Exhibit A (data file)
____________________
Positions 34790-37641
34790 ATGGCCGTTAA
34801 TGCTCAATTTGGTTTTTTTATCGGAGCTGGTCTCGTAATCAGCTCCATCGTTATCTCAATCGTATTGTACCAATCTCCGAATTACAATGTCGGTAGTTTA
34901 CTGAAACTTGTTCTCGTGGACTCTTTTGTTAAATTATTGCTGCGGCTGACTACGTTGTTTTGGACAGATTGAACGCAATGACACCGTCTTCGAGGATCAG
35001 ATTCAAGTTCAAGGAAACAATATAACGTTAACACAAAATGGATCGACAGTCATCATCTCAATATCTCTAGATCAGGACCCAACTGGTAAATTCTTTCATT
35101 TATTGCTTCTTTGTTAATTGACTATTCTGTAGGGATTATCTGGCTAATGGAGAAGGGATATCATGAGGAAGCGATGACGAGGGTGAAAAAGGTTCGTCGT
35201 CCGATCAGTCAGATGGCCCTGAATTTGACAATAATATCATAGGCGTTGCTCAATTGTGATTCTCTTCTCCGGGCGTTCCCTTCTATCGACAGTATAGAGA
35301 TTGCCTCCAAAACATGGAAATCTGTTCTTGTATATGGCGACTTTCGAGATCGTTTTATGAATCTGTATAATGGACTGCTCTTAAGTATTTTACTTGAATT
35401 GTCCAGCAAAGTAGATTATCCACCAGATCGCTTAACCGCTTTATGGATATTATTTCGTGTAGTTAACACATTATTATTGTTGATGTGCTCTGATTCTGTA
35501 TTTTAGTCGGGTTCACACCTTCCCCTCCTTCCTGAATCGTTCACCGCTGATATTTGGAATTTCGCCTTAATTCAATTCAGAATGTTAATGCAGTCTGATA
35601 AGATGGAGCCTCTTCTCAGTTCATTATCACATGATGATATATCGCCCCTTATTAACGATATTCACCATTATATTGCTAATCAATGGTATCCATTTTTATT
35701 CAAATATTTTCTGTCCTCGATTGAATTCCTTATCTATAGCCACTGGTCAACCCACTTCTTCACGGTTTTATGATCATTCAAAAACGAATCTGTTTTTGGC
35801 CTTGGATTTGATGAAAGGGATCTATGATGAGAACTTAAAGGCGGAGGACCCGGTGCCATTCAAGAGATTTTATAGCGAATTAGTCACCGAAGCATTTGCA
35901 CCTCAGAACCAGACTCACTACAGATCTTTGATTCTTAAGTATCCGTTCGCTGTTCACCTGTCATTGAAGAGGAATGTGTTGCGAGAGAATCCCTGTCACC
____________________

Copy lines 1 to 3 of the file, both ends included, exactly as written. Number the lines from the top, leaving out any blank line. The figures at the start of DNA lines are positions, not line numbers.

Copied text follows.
Positions 34790-37641
34790 ATGGCCGTTAA
34801 TGCTCAATTTGGTTTTTTTATCGGAGCTGGTCTCGTAATCAGCTCCATCGTTATCTCAATCGTATTGTACCAATCTCCGAATTACAATGTCGGTAGTTTA